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    Budget 2019: Engineering exporters seek fiscal relief

    Synopsis

    They demanded that income tax exemption should be provided on the profits derived on transfer of export incentive scrips like MEIS and SEIS.

    Agencies
    According to an analysis of the council, the sudden withdrawal of GSP by USA which is already effective from June 5 will be detrimental for Indian exporting community.
    Engineering exporters have sought fiscal relief in the upcoming Union Budget that will be tabled on July 5. EEPC India, the apex body of the engineering exporters has demanded that income tax exemption should be provided on the profits derived on transfer of export incentive scrips like MEIS (Merchandise Exports from India Scheme) and SEIS (Service Exports from India Scheme).

    "These incentives have been given by the Government to offset certain major handicaps of exporters like high freight costs; to make Indian products competitive in global markets, etc. Thus, if these are taxed then the whole purpose of providing these incentives are defeated; only 66% of the benefit accrues to the exporter", the EEPC India pre-budget memorandum stated.

    It also said that certain key segments of engineering exports continue to suffer from the inverted import duty , creating disincentives for value-addition. For instance, inverted/uniform custom duty structure on HRC [10/12.5%] and value added CR products (12.5%) lead to import of downstream cold rolled products and manufactured products dampening the downstream industries. "Accordingly, the Custom duty on HR coils be reduced by minimum 5% and be revised to 5/7.5%’’.

    Likewise, the apex organization of the engineering exporters said, for improving the value chain of exports, research and development should be given fiscal incentives. "R & D is the backbone for sustained growth of any Industry. This will help to develop new products, and compete with other international players. Currently, any import for R&D is subject to payment 5% duty with lot a paper work and approvals. This actually hampers the R&D of any organization. It is suggested that import duty for R&D purpose should be zero, so that more and more investment can take place in this sector’’ .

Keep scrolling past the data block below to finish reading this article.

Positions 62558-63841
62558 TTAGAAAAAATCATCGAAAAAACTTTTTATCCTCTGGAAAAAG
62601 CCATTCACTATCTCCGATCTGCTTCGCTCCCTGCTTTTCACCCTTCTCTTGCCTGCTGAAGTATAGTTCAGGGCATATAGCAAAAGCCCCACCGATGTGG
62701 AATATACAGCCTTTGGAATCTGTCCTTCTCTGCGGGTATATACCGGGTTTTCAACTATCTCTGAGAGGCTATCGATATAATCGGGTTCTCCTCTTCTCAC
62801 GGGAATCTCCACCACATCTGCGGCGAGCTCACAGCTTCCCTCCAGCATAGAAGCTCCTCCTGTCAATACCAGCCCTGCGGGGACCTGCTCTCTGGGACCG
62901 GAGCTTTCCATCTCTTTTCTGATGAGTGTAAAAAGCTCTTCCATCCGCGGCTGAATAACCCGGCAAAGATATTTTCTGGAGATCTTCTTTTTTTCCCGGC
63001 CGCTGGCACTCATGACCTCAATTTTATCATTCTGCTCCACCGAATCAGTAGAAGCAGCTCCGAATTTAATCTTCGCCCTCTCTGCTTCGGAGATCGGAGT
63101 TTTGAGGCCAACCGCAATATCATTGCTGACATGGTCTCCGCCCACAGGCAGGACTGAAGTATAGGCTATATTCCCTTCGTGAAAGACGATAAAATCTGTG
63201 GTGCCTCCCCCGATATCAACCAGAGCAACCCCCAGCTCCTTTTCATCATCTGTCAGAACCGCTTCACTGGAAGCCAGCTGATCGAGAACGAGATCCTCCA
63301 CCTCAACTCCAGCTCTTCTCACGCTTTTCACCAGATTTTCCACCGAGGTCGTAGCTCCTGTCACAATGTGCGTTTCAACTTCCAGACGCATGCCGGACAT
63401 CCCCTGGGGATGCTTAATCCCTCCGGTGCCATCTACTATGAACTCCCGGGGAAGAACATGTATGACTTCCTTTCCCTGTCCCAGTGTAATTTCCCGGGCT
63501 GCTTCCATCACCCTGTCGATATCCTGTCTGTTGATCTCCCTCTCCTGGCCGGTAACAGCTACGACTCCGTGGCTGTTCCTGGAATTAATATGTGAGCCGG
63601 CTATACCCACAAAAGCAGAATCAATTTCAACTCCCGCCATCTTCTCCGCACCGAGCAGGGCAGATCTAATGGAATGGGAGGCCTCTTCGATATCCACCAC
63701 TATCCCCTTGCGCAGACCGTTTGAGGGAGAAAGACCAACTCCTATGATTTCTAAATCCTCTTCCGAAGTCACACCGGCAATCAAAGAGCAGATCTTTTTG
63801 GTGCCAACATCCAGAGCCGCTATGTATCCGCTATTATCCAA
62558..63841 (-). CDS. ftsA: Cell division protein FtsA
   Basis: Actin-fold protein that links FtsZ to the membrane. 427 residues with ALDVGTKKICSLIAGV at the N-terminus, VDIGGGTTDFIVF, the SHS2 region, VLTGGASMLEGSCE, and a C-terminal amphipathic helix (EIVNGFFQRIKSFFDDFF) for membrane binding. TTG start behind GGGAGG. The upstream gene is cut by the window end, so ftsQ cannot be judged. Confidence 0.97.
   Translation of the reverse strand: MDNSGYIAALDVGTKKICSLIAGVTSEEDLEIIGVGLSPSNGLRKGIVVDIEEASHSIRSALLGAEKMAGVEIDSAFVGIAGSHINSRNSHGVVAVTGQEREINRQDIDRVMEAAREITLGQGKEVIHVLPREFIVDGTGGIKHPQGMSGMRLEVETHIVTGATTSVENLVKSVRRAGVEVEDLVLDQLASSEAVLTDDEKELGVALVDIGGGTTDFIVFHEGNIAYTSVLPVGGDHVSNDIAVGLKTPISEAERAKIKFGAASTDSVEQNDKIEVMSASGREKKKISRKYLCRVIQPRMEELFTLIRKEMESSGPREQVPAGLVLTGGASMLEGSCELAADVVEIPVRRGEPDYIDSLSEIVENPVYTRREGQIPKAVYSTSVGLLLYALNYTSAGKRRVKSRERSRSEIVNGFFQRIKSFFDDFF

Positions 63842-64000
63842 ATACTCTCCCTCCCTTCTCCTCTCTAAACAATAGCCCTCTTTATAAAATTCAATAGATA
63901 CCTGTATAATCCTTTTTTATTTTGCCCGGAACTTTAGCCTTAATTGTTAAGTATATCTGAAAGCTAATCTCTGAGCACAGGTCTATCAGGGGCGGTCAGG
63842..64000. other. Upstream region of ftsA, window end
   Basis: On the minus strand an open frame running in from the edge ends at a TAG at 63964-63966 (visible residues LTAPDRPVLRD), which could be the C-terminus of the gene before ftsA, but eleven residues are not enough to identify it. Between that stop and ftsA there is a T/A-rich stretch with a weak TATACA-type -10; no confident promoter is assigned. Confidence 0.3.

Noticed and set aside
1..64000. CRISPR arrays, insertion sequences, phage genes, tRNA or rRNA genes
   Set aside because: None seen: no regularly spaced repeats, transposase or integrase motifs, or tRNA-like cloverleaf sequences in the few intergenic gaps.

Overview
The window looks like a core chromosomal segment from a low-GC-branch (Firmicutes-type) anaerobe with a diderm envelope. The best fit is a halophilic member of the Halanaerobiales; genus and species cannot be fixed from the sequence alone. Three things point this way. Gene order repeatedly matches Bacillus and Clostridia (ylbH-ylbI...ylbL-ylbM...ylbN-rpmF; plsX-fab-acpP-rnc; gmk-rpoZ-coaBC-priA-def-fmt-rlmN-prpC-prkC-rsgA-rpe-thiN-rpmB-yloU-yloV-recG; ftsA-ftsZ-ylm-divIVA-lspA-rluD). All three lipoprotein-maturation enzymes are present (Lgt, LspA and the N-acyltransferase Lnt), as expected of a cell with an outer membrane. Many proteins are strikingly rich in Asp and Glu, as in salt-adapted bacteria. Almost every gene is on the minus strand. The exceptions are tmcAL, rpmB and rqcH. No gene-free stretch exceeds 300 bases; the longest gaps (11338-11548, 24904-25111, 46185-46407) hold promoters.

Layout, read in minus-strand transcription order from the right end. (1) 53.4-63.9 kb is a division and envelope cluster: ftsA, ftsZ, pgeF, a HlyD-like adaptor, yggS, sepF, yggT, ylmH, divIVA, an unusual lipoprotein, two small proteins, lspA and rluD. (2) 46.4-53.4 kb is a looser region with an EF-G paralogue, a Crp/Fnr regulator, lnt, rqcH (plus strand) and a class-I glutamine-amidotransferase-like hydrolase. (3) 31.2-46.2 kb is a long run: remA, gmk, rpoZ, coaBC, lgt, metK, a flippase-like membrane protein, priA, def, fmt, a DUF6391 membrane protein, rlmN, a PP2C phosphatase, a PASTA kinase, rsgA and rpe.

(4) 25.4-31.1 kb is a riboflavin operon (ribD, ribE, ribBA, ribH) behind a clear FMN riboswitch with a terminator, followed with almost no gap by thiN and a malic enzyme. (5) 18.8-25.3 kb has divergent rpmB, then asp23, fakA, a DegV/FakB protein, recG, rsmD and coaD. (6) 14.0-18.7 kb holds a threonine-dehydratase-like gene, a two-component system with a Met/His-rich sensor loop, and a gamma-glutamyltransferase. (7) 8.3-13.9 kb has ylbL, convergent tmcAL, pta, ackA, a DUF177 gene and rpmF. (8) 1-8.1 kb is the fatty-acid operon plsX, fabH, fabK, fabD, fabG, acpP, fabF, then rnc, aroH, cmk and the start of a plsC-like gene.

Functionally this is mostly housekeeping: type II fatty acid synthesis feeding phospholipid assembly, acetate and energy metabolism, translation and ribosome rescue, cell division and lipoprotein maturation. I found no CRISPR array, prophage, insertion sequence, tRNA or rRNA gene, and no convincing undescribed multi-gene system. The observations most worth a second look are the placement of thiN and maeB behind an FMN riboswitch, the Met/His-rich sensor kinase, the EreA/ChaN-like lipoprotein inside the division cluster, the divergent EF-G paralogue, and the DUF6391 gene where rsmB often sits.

The EEPC India chairman Mr Ravi Sehgal said, Indian engineering exports are already going through tough time because of high input cost, issues with GST, lack of finance for MSMEs and sluggish global economies. Engineering exports have been faltering in recent months.

    According to an analysis of the council, the sudden withdrawal of GSP by USA which is already effective from June 5 will be detrimental for Indian exporting community. Withdrawal of GSP will definitely have adverse impact on the products (833 engineering products out of 1900 total products) exported from India under GSP programme which are mostly manufactured by Indian MSMEs .The government should provide some fiscal support for affected products especially for the labour intensive MSME sector.
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